At the age of 19, Mr Peters jumped on the back of an army truck in Marble Bar and was driven 40km into the �middle of nowhere�.
He arrived at an unknown location with a handful of other WA soldiers and a large Victorian unit to find rows of tents, 3.7-inch anti-aircraft guns, Liberator bombers and two intersecting runways.
Mr Peters had been posted as a gunner with the 102 Anti Aircraft Regiment for the Corunna Downs Airfield, a secret Royal Australian Air Force (RAAF) base located south-west of Marble Bar.
Allied forces at the airfield launched nightly bombing raids against Japanese forces in the Pacific.
�I remember the Liberators leaving at midnight and coming back at daybreak; American aeroplanes with Australian pilots,� he said.
�The Japanese flew over us a few times.�
Mr Peters was on constant guard while stationed at Corunna Downs Airfield.
He lived in a tent with nine other men, next to the anti-aircraft guns, so they were ready to attack Japanese aircraft if they needed to.
�We did shooting training on 3.7 guns; five guys to a gun,� he said. �A target would be dragged behind a plane and we�d shoot it for practice.�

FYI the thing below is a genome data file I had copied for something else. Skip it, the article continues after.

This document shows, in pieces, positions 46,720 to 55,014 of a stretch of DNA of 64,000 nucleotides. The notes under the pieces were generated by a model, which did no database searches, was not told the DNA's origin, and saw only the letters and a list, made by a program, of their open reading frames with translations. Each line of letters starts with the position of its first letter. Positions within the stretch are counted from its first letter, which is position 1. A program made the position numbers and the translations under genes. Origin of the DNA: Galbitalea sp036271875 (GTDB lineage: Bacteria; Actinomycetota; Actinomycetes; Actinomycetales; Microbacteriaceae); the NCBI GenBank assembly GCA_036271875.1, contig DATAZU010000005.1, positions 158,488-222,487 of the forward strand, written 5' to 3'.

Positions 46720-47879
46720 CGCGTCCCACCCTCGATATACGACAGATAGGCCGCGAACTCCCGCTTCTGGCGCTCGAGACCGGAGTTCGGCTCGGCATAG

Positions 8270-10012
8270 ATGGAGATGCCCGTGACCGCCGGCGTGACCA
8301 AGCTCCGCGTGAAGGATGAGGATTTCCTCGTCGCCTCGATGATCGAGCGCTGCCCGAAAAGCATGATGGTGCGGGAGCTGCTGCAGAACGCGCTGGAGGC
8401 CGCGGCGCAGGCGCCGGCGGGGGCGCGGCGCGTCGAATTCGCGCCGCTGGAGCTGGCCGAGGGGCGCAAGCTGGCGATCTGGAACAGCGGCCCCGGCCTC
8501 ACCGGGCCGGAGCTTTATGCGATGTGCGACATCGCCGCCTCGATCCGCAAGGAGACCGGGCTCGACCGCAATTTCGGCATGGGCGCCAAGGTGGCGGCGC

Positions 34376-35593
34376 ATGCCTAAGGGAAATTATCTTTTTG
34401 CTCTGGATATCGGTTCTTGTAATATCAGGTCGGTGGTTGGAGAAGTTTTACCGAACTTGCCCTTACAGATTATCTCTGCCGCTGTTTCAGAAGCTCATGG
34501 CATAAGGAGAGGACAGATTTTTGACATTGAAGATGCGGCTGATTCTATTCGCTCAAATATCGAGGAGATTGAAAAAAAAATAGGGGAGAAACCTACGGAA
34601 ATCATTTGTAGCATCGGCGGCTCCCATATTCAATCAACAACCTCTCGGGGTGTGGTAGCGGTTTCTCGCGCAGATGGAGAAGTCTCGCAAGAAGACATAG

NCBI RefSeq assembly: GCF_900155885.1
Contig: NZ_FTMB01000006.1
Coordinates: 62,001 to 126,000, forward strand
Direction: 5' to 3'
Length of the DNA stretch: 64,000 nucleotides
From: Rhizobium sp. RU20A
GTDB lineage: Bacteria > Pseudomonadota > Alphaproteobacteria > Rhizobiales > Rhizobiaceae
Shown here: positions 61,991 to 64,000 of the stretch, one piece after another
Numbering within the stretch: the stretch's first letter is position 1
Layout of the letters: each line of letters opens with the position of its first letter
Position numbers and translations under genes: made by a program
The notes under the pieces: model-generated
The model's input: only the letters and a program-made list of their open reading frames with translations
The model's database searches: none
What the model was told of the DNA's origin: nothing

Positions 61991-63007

Fortunately, the men never needed to put their training into action.
The airbase was never attacked because the Japanese couldn�t find it from the air.
Mr Peters� son, Adrian Peters, said because Marble Bar was so hot, a mirage was created and from the air, the base was not visible.
�They (the Japanese) tried to find it, but they couldn�t,� he said. �A bomber actually crashed on the beach in Port Hedland because it had run out of fuel (on the way back to the base) and there was such a panic to get it off the beach in case it was spotted.�
The anti-aircraft regiment was eventually pulled out of Corunna Downs once the Japanese no longer had the capability to launch an air attack on northern Australia.
Mr Peters, who had been based in Fremantle prior to Corunna Downs, was eager to get to the front line.
He was initially transferred to Sydney for further training before being sent to the Jungle Training Centre in Canungra, Queensland, which prepared troops for combat in the South West Pacific Area.
The Centre, now the Australian Army�s Land Warfare Centre, was known for being the toughest jungle warfare school in the world.
Mr Peters remembers walking the tight rope with a pack, jumping in trenches as tanks went over, crawling under nets while tracer bullets were shot overhead and marching for days on end.
After months of training, he was in the next draft to go to Borneo.
But the war ended.
Mr Peters had the option of going to Japan with the occupational forces, but best friend Donald Cummings, who had trained with him, had just got engaged and the pair decided to go home.
He went back to Oakford, which parents Otto and Mary Ellen Peters pioneered, and ran the family�s 480-acre dairy farm off Thomas Road with his dad until 1975.
Younger brother Earnest fought in the New Britain campaign and older brother Wally was a highly decorated Rat of Tobruk.